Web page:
National Fisherman

CAMBRIDGE — Lumps of hardened, sandy clay, some shaped as if they might contain a small oyster shell, are being placed in the Little Choptank River to expand existing natural oyster bars.
 
The lumps of clay were the stars of a press conference held here Sunday before the start of a crab feast fundraiser for State Sen. Richard Colburn. Among those speaking against the use of this material to expand oyster bars were Eastern Shore representatives State Sen. Stephen Hershey (R-Upper Shore), and delegates Mike McDermott (R-Worcester) and Charles Otto (R-Wicomico).
 
Maryland Watermen’s Association President Robert Brown held a small tray of the clay lumps as he explained that Monday the MWA will be taking the matter of “illegal dumping” in the Little Choptank to the Maryland Department of the Environment in an effort to stop the fossil oyster shell from being placed in the Little Choptank.
 
“We hope we can stop it,” Brown said.
 
Read the full story at Cecil Whig>>

National Fisherman Live

National Fisherman Live: 3/10/15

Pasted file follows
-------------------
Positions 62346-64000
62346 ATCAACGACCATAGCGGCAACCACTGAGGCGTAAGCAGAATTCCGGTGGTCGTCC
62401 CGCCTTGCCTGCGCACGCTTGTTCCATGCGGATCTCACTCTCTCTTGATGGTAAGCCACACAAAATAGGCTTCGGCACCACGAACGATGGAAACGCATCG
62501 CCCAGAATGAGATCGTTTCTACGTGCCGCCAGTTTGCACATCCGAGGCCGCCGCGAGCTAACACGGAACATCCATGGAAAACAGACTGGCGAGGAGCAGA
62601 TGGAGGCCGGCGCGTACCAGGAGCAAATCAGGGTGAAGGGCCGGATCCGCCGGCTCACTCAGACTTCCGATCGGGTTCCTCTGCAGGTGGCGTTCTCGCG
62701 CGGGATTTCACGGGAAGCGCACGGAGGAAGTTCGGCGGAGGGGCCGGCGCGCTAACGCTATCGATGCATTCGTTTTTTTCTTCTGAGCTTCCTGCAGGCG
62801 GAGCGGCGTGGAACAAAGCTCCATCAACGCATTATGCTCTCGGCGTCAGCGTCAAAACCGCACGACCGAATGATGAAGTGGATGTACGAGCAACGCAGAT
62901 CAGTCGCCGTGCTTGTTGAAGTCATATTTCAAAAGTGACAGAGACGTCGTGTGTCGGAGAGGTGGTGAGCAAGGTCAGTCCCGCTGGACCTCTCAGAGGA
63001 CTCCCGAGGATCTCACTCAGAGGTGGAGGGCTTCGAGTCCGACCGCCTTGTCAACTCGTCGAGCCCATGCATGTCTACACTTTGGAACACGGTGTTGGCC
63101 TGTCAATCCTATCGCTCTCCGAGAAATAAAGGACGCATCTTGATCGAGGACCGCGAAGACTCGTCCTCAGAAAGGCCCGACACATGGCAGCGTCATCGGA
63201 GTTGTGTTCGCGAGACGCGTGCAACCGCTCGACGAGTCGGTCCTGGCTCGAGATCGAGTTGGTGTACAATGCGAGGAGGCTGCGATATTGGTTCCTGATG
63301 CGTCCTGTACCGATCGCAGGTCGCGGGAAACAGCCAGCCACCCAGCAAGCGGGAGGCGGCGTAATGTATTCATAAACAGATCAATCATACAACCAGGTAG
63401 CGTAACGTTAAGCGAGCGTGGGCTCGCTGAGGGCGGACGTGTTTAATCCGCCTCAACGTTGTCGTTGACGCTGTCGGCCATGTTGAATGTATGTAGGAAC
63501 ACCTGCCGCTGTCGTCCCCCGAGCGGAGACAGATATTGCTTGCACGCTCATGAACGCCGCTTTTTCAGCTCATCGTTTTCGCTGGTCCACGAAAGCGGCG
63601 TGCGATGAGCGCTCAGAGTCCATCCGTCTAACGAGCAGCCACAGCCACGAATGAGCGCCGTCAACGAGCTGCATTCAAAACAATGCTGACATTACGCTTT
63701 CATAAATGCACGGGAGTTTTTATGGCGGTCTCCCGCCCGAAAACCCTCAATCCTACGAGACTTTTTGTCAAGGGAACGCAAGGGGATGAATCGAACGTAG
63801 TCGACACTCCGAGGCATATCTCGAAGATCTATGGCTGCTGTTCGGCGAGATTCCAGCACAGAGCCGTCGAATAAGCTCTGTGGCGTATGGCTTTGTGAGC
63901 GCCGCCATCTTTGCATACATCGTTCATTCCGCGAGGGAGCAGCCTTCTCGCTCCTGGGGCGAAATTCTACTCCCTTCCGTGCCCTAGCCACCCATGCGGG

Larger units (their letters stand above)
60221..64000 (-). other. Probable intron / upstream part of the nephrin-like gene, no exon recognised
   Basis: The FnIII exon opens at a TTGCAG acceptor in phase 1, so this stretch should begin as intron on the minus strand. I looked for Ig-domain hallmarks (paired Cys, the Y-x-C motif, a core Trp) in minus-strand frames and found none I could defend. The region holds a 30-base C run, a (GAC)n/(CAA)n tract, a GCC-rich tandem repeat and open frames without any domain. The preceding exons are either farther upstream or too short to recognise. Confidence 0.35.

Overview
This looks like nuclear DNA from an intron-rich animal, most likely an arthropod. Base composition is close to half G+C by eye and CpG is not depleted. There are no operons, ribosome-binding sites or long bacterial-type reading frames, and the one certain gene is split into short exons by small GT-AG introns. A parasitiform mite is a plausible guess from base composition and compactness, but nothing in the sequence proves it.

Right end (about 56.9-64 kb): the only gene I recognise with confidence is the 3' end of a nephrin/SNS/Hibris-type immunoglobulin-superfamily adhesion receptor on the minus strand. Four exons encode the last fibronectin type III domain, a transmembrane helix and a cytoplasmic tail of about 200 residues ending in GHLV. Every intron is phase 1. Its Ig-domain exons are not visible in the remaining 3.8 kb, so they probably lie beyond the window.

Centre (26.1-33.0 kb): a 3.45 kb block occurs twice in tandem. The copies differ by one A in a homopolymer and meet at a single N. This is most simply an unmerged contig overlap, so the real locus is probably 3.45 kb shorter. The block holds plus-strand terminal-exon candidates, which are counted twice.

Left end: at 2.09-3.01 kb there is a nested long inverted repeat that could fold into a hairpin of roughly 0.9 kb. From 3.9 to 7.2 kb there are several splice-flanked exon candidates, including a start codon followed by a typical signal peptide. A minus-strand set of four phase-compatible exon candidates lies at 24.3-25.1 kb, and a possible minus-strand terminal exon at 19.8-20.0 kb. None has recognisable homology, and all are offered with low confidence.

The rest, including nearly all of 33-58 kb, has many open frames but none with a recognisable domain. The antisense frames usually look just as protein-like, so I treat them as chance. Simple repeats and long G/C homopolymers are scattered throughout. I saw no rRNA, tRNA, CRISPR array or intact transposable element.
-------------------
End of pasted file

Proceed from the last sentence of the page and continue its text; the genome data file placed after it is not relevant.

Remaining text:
In this episode, Online Editor Leslie Taylor talks with Mike McLouglin, vice president of Dunlop Industrial and Protective Footwear.

National Fisherman Live: 2/24/15

In this episode:

March date set for disaster aid dispersal
Oregon LNG project could disrupt fishing
NOAA tweaks gear marking requirement
N.C. launches first commercial/recreational dock
Spiny lobster traps limits not well received

Inside the Industry

NMFS announced two changes in regulations that apply to federal fishing permit holders starting Aug. 26.

First, they have eliminated the requirement for vessel owners to submit “did not fish” reports for the months or weeks when their vessel was not fishing.

Some of the restrictions for upgrading vessels listed on federal fishing permits have also been removed.

Read more...

Alaskans will meet with British Columbia’s Minister of Energy and Mines, Bill Bennett, when he visits Juneau next week and will ask him to support an international review of mine developments in northwest British Columbia, upstream from Southeast Alaska along the Taku, Stikine and Unuk transboundary rivers.

Some Alaska fishing and environmental groups believe an international review is the best way to develop specific, binding commitments to ensure clean water, salmon, jobs and traditional and customary practices are not harmed by British Columbia mines and that adequate financial assurances are in place up front to cover long-term monitoring and compensation for damages.

Read more...
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